Roadside trees were posted with this notice, indicating a fairly wide area [map] planned for cleanup today and tomorrow:
In addition to that area, “No Parking” signage stretched northward along 1st and to the west along Highland Park Way east of W. Marginal. To find out more about the cleanup, we contacted city homelessness-response spokesperson Will Lemke, who replied: “The area was posted as a ’72-hour removal,’ which means occupants of the area were given 3 days’ notice and received advanced outreach ahead of the clean-up. Shelter is available for everyone living unsheltered at the site and we will store suitable possessions (not destroyed by water, soiled, etc). Navigation Team was concerned about the accumulation of garbage and waste on site, and the impacts to the natural environment.” He said six people were found in the area before the cleanup: “There were 30 shelter beds available today — including 24/7, enhanced shelter options. 6 people on-site. No word yet if they took shelter.”
Two months after King County Executive Dow Constantine, County Councilmember Joe McDermott, and others came to Steve Cox Memorial Park in White Center to unveil the successor to the expiring county parks levy (WSB coverage here), it’s officially on its way to the ballot. The County Council voted 8-1 today to send it to voters in August. As noted in the announcement of today’s vote:
The proposed levy would generate an estimated $810 million over six years. It would cost the owner of a home that has an assessed property value of $500,000 about $7.70 per month.
King County Parks would use proceeds from the levy to:
*Build and design regional trails, including missing links and crossings over rivers and highways
*Acquire more open space lands that provide recreation opportunities for people and protect forest lands, water quality and habitat for fish and wildlife
*Improve trailheads by adding parking and signage
*Repair hiking, mountain biking and horseback riding trails
*Replace turf on 11 ballfields
*Rehabilitate play area equipment in six parks
*Maintain park infrastructure, such as pathways, roofs, fencing, and electrical systems
The full ordinance text is here. Though the levy is expected to generate more than double the $396 million of its expiring predecessor, the fine print shows property owners will be paying less per $1,000 – 16.8 cents is the starting rate in the new levy, compared to 18.7 cents in the old one.
That’s what Southwest Precinct commander Capt. Pierre Davis told the West Seattle Crime Prevention Council meeting last night.
The tower recently turned up in a Rainier Valley supermarket parking lot, but not for long. In West Seattle, police intend to use it in the expansive parking lots at Westwood Village and the Delridge Home Depot – both hot spots for theft, with strong-arm robberies also a problem at the former. Capt. Davis said the tower, sold as SkyWatch, will be backed by emphasis teams on the ground including the bicycle squad. No time frame yet.
Also at the lightly attended (five members of the general public) meeting:
First, a reminder of our special seasonal guide:
HOLY WEEK/EASTER/PASSOVER: Events all week, from services to egg hunts (and a few extras) through Easter Sunday are listed here.
And now, from the year-round WSB West Seattle Event Calendar:
BABY STORY TIME: 11:30 am at High Point Library – bring little ones up to one year old! (3411 SW Raymond)
WEDNESDAY AFTERNOON MOVIES: 1 pm at Senior Center of West Seattle, this week’s movie is “Each Dawn I Die” (1939). $1 members, $2 nonmembers, free popcorn! (4217 SW Oregon)
LIGHT RAIL: Big night on the road to West Seattle/Ballard light rail. 5-8 pm, the Stakeholder Advisory Group meets at the Sound Transit board room downtown to discuss what it will recommend for environmental studies of routing and station locations. Here’s the agenda. No public-comment period but the meeting is open to public observation. (401 S. Jackson)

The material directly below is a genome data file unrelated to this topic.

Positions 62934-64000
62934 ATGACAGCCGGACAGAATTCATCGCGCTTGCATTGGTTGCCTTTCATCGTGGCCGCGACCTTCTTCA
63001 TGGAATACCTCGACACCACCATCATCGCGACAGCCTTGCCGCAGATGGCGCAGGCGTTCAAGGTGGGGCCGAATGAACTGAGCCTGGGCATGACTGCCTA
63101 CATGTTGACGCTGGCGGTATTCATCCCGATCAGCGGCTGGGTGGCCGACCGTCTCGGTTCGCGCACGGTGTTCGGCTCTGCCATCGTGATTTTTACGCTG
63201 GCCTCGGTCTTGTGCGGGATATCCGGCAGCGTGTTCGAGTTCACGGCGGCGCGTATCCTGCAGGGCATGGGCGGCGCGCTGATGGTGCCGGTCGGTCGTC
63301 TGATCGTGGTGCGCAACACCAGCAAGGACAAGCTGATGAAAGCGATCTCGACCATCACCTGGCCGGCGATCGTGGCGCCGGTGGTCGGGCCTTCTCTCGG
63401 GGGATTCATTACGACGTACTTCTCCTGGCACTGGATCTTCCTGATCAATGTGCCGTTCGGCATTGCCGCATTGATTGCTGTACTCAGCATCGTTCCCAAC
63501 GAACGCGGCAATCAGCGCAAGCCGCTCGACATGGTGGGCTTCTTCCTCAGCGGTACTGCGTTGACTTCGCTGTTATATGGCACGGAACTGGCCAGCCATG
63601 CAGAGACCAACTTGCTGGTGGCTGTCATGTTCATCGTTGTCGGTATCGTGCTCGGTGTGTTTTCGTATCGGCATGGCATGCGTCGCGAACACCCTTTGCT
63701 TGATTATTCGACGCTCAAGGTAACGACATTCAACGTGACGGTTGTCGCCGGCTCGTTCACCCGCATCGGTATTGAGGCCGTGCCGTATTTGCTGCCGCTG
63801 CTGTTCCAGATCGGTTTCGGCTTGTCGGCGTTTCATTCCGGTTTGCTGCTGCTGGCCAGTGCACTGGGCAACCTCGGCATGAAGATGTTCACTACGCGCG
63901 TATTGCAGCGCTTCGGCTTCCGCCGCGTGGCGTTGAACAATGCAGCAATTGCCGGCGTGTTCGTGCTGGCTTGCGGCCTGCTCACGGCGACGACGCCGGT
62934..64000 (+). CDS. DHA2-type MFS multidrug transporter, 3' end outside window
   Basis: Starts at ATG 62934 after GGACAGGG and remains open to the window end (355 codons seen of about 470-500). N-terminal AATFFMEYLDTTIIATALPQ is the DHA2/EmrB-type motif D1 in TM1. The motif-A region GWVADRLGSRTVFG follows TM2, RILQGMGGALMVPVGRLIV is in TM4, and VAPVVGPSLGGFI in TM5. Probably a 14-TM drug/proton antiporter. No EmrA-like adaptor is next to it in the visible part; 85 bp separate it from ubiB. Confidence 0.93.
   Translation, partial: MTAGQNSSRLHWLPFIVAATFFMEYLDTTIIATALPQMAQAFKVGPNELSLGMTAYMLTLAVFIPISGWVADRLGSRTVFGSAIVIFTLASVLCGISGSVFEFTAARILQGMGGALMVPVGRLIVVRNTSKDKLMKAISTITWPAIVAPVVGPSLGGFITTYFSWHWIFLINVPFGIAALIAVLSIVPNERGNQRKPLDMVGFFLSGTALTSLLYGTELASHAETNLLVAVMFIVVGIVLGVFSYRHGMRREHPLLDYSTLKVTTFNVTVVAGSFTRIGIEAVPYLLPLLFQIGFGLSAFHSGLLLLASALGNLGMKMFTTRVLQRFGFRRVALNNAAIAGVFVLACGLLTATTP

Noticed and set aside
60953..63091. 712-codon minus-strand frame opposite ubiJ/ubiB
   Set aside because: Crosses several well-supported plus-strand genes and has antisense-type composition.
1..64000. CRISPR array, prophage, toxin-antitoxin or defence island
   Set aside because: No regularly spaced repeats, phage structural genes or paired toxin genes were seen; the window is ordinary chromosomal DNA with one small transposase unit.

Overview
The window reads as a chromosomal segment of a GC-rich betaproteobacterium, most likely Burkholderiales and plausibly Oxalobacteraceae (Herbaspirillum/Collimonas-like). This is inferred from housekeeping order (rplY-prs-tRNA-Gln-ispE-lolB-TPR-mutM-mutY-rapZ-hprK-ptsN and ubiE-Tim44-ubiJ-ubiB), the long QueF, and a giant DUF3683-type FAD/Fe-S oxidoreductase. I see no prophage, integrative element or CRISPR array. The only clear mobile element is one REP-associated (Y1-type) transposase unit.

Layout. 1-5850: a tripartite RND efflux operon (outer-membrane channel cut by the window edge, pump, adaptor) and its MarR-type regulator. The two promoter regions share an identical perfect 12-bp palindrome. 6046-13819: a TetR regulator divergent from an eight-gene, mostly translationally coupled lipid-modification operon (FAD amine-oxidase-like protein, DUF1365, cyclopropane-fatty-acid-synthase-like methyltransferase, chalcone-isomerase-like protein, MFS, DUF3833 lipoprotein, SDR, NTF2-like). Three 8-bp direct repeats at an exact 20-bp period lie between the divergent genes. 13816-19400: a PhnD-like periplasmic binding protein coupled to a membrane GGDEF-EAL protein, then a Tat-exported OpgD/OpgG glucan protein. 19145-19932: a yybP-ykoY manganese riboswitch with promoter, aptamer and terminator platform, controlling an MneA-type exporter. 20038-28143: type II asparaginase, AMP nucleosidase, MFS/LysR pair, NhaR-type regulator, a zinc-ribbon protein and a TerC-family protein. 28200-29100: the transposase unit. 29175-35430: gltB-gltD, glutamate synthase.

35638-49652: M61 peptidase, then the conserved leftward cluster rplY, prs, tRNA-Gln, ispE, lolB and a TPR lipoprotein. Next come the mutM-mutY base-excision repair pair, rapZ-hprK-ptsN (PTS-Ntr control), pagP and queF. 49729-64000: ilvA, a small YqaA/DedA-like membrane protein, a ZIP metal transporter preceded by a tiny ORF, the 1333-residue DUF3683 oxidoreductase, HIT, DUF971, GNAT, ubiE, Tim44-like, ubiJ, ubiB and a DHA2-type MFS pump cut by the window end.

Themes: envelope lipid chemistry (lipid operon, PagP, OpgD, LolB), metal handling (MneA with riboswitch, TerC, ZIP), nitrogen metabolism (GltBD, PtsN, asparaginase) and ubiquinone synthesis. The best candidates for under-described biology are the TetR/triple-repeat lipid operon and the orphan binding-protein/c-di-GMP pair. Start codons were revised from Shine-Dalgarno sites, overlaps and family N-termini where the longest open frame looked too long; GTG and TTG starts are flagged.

GROUP RUN: 6:15 pm at West Seattle Runner (WSB sponsor). Free; all welcome! (2743 California SW)
MORGAN COMMUNITY ASSOCIATION: Quarterly meeting, all welcome, with a variety of topics including the status of the Morgan Junction Park addition site. Here’s the agenda. 7 pm at The Kenney (WSB sponsor), lower level. (7125 Fauntleroy Way SW)
DELRIDGE NEIGHBORHOODS DISTRICT COUNCIL: 7 pm at Neighborhood House High Point, come talk about what’s up in east West Seattle. Here’s the agenda. (6400 Sylvan Way SW)
WORDSWEST LITERARY SERIES: Final “National Poetry Month” edition, as this is WordsWest‘s final season. Don’t miss it! 7 pm at C & P Coffee Company (WSB sponsor), poetry greats Mark Doty and Ilya Kaminsky. (5612 California SW)
OPEN MIC: Alan Sobel hosts open-mic night at Great American Diner and Bar in The Junction. Signups start at 7. All ages! (4752 California SW)
CEPHALOPOD: Funk/jazz jam at Parliament Tavern, 9 pm. No cover. 21+. (4210 SW Admiral Way)
Celebrate Earth Day at Roxhill Park Community Fair!
Saturday, April 20th from 11:00 – 1:00
Location: Roxhill Park, parking lot on 29th Ave SW at Barton Street SW
– FREE fun activities and crafts for all ages.
– FREE turkey dog lunch for the first 100 visitors.
Join us in celebrating our local natural areas, Longfellow Creek and its wildlife.
Did you know West Seattle has the city’s largest natural area, its only river, one of its last bogs, and is connected to our orca?
Learn about Longfellow Creek, the Duwamish River, Roxhill Bog, and how its wildlife and salmon are a valuable asset to our area and environment.
All ages are welcome; come rain or shine!
This is a free event, hosted by: Duwamish Alive Coalition, Green Seattle Partnership, Seattle Neighborhood Group, Roxhill Park Champions, Seattle Parks
6:56 AM: Good morning! No traffic alerts so far.
TRANSIT ALERTS: The 6:44 am Route 37 did not run.
STADIUM ZONE: Mariners play a day game, at 3:40 pm vs. Cleveland.
As we noted last year, longtime educator Chris Brown has a special reason for bringing students here – in addition to the park’s characteristics as an oasis of nature in the city, perfectly suited to the experiential learning that is a hallmark of the school in Edmonds. He’s a member of the Schmitz Family, whose donated land created the park more than a century ago. He was welcomed again on Tuesday, as he was last year, by Vicki Schmitz Block (below left):
Schmitz Preserve Park is one of West Seattle’s semi-hidden gems, with main entrances are on the east side of Alki Community Center (5817 SW Stevens) and off Admiral Way east of the historic bridge. (Here’s a map.)